United States

United States

Wisconsin utility turnaround -- Lobby pressure results in 200 MW

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A Wisconsin utility will make significant gains this month on a self-imposed renewables portfolio standard (RPS) of 5% renewables by 2011 when it announces the winners of a solicitation for 200 MW of wind power. The RPS is due to a settlement last year that resulted in a collaborative process between We Energies and the same Wisconsin environmental groups that today are applauding the utility for proceeding with the huge purchase.

As well as the RPS, We Energies is pledging to spend at least $60 million over the next ten years on renewable energy and customer education and to create a new Renewable Energy Collaborative. In exchange, RENEW Wisconsin and the Customers First! Coalition, among others, are promising not to oppose the utility's expansion plan to build about 2500 MW of new gas and coal generation. That plan includes retiring several older coal plants and upgrading the utility's distribution system.

Banking on tax credit

We Energies, which released the 200 MW solicitation in December, says it will be buying this amount of wind power by the end of 2004, taking the utility to within 60% of its RPS goal. Michael Vickerman of RENEW Wisconsin says the renewables plan, developed by the Collaborative and We Energies, assumes the US Congress will extend the federal production tax credit three years beyond its current expiration of December 31, 2003. "This solicitation fits that expectation and We Energies has timed this well," he says.

RENEW Wisconsin believes the initiative could provide a serious boost for wind. "If all of the electricity We Energies purchases through this solicitation were generated from in-state sources, the amount of installed wind power capacity in Wisconsin would rise to about 253 MW, an increase of about 400% over the 53 MW currently operating," it says.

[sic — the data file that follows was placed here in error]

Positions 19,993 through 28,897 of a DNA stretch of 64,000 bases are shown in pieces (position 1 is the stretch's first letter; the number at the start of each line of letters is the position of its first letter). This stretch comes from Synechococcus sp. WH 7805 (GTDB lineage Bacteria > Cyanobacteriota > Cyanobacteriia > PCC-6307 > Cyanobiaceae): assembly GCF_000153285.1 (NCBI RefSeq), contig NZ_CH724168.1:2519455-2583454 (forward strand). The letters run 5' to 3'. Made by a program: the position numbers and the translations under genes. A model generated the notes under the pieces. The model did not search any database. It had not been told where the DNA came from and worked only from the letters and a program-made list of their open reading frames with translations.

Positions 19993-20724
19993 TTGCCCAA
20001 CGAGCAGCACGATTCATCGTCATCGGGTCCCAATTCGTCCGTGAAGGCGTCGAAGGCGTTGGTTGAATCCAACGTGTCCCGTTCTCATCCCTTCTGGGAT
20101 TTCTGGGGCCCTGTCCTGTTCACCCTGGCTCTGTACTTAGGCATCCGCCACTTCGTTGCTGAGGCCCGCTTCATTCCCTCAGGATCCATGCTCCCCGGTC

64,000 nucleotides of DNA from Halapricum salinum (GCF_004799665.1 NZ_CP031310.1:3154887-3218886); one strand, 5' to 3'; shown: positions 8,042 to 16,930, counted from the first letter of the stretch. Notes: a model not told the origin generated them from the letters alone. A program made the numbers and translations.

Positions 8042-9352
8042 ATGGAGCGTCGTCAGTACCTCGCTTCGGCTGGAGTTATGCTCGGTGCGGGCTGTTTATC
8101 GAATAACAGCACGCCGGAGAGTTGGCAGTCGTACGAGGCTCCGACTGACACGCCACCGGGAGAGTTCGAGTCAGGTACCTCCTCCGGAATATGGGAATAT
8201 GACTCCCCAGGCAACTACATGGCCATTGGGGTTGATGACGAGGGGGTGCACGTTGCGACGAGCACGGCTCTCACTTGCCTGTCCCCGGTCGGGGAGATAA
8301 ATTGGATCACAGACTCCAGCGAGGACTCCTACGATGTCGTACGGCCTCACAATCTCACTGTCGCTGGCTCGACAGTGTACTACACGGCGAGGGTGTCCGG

Although We Energies will not discuss the bids it received, Vickerman predicts the outcome could include one large project in the 50 MW to 100 MW range, along with several smaller -- about 30 MW -- projects.

FPL Energy ended a two-year drive last year to build a 25 MW wind project near Addison, Wisconsin, when it failed to convince local residents of the project's safety and economic benefits. Recognising the difficulties of siting wind farms near Wisconsin communities, We Energies required bidders to lay out a plan describing how they will gain community backing for their projects.

We Energies has more than one million retail customers in south east and north Wisconsin, including Milwaukee, the state's largest city, as well as parts of Michigan's upper peninsula. It is a subsidiary of Wisconsin Energy Corp, with about 6000 MW of generation.

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